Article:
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    Progressive enhancement was/is always the answer in my opinion.

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      SPAs are overrated for sure but there’s been a nice side-effect: virtual DOM and state management. Getting to declaratively, statelessly express the view according to the current state model is a much better system in a lot of cases than imperatively setting and parsing DOM nodes and attributes versus the jQuery or two-way-bound Knockout ages of yore. When you stack up a few of these components on a page it feels like maybe your whole page should just be a nesting of these models. I think that makes sense. I think the problem comes from not knowing when jQuery-like DOM manipulation works, or when a couple of React-like component on a mostly static page is enough.

      Feeling it this week, I had to wrap my head around why a “static” landing page can’t have easy CSP because the of a CSS-in-JS trend needing unsafe-inline or complecting the build with nonces instead of just writing CSS in … CSS. Or not having content Bing can actually index because “This app requires JavaScript”. Or why does a component asking for donations, inject CDN-hosted scripts at runtime instead of teaching how to add dependencies and not seeing that not only is this a security issue but didn’t even bother with with subresource integrity? The other problem may be these tools like create-react-app making it too “easy” to create an overly complicated setup (with questionable defaults)–there should be some “hard”-ness to setting up something complicated and careful consideration for your stack/tools that just goes missing allowing some other “guru” to choose for you. Obviously this example almost certainly shouldn’t have been a SPA.

      I can’t blame new programmers for not knowing what complexity budget their biting into–especially with ugh developer influencers saying these are the best and easiest way to build something. SPAs aren’t a mistake, but SPAs are overused. Static site generators have certainly been making their fair share of a comeback though.

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        Frameworks like NextJS, Remix Run, SvelteKit, etc are solving many of the UX challenges and engineering hurdles, and very much blurring the line between SPA and static site generator.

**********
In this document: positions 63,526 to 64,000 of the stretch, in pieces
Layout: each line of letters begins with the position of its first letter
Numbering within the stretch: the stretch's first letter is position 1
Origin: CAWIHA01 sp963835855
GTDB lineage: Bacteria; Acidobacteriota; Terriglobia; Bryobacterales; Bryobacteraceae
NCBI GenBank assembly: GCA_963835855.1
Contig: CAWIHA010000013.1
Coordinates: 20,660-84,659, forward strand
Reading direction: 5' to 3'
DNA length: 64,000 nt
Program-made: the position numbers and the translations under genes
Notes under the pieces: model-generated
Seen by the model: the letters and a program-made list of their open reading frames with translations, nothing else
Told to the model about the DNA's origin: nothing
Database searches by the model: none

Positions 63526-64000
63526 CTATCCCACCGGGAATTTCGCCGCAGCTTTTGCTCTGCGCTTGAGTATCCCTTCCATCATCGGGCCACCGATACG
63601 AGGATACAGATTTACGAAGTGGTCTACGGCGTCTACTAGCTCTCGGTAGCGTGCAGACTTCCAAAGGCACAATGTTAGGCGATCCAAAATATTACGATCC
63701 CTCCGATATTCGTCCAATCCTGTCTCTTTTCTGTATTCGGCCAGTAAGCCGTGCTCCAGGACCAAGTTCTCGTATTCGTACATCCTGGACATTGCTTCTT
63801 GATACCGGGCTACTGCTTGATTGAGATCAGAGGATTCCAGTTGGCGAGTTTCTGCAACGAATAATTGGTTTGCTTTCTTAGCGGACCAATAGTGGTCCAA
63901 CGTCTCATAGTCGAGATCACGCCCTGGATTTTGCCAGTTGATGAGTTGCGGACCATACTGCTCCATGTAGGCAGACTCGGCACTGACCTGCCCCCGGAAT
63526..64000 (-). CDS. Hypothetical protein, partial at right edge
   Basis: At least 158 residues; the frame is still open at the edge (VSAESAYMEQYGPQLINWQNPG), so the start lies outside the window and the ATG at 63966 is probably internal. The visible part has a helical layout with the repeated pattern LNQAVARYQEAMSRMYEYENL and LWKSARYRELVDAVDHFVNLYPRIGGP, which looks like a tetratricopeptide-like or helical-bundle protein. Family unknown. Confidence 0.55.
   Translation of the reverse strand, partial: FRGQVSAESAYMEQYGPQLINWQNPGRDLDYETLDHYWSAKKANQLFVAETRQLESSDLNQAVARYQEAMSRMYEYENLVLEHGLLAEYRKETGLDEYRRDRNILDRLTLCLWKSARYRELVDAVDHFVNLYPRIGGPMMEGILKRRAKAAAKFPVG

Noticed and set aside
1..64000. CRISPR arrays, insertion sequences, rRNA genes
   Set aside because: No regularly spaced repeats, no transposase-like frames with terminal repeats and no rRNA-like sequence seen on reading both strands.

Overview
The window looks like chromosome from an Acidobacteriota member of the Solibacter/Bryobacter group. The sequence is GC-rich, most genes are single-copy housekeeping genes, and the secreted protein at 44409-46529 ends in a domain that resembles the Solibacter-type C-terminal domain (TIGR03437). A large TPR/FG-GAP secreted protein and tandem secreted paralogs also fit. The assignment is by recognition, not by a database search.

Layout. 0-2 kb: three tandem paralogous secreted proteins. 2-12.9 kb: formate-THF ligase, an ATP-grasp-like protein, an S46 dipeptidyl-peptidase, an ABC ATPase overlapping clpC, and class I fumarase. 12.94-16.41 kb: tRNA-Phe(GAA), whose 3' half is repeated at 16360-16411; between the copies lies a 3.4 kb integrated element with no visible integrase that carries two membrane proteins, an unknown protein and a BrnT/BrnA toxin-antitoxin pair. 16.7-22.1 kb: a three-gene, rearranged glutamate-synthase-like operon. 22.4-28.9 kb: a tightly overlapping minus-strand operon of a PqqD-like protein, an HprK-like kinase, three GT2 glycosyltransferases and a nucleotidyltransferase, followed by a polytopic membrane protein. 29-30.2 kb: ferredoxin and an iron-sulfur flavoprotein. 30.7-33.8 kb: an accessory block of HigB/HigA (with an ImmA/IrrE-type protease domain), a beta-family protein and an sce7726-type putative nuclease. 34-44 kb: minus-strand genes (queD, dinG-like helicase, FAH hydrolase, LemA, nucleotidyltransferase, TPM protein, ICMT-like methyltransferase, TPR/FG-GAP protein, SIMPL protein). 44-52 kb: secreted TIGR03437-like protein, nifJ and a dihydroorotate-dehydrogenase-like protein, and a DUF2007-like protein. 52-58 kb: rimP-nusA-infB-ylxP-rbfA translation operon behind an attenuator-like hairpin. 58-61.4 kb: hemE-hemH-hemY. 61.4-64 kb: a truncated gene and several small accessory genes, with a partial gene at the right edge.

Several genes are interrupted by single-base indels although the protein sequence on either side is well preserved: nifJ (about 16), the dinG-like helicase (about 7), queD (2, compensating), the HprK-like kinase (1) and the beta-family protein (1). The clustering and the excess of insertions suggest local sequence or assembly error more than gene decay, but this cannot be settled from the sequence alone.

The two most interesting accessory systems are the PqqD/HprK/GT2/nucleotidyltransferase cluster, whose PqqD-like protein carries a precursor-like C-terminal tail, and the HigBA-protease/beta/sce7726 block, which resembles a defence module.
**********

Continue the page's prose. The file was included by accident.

These frameworks all use browser history perfectly, omit JS code not needed at runtime, and let engineers choose on a route by route basis if a page should be statically generated, periodically statically generated, server rendered, or client rendered (which they discourage). The compiler/static site generator does the heavy lifting to split up code into loadable chunks, but there’s no configuration needed to get excellent performance. Things behave correctly by default (unlike create-react-app, which didn’t supply routing, history, or any semblance of server awareness last I used it).

        They’re not perfect - someone can still end up shipping 1mb of multi language syntax highlighting to every dynamic page by accident - but they do a lot to give the benefits of SPA without most of the weaknesses. There’s a huge productivity win to having all your logic expressed in a single language.

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          I disagree conceptually with “blurring the lines” here. The level of complexity those projects bring is not really comparable to the simplicity of most traditional static site generators. Adding more complex tooling isn’t helping the situation. Suggesting we need more code generated and tools is not my idea of having cake and eating it too; it seems like good way to get a project that rots and is hard to migrate away from.

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          SPAs are overrated for sure

          It might just be the places that I hang out, but I basically never see pro-SPA hype, and do see constant anti-SPA complaints. Where are folks seeing SPA’s being overrated?

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            You probably won’t see people extolling the virtues of SPAs per se, but rather particular frameworks for building SPAs, like React. There are probably a lot of front-end developers who don’t know that there is anything other than SPAs.

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              You probably won’t see people extolling the virtues of SPAs per se, but rather particular frameworks for building SPAs, like React.

              Sure, I see folks talking about how React and Svelte are cool in comparison to Angular, but that doesn’t actually have anything to do with SPAs being overrated as concept. And in the front-end world the hype that I do see is generally about server-side rendering/hybrid rendering approaches that bring things closer to web 1.0.